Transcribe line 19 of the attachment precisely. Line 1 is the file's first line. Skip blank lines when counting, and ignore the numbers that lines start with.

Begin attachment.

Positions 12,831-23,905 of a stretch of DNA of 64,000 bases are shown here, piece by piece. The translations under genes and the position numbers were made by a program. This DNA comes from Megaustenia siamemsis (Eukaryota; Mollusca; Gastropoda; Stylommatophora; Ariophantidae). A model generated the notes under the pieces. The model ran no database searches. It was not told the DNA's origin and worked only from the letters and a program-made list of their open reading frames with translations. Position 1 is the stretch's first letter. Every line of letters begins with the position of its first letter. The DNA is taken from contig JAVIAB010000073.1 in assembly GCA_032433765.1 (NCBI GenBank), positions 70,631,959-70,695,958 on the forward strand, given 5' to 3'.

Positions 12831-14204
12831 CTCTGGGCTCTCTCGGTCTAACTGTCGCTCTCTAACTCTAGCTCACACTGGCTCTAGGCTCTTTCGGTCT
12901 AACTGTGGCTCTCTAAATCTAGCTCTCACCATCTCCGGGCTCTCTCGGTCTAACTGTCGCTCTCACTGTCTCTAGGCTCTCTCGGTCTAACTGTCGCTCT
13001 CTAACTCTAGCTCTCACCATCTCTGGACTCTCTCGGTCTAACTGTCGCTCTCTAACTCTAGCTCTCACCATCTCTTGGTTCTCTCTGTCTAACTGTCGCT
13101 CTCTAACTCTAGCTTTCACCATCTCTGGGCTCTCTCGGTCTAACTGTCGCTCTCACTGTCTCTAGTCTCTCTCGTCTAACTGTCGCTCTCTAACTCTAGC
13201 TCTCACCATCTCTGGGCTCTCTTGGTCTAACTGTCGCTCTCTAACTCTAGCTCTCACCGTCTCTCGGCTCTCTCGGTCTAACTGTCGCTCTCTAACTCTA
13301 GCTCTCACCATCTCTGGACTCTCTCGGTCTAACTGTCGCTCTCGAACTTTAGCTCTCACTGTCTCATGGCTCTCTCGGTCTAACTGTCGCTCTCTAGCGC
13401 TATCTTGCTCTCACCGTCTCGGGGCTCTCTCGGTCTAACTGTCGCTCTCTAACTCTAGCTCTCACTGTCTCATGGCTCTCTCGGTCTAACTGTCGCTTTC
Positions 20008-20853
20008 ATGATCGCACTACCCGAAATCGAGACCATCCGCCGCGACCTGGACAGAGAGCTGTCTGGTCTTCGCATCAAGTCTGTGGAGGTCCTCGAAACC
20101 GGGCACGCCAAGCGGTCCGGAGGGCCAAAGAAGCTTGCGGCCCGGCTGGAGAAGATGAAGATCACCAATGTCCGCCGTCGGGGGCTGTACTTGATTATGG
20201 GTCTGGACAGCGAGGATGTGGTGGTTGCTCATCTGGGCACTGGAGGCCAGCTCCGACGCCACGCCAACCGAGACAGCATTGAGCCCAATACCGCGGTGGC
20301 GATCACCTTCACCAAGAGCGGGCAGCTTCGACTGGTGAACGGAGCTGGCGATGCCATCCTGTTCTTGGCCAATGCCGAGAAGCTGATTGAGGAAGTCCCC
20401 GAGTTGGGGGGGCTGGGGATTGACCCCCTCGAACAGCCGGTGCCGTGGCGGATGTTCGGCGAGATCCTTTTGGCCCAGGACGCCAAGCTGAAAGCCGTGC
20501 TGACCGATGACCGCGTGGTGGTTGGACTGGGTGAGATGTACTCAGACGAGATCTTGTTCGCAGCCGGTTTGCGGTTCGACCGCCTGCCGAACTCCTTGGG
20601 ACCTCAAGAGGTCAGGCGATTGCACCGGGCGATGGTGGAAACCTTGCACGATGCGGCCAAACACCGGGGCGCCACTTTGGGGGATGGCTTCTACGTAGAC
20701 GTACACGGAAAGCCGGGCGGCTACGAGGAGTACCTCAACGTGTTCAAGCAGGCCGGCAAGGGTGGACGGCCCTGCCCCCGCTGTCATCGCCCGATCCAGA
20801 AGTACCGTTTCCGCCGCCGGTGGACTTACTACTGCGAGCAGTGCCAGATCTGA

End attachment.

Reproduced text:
20801 AGTACCGTTTCCGCCGCCGGTGGACTTACTACTGCGAGCAGTGCCAGATCTGA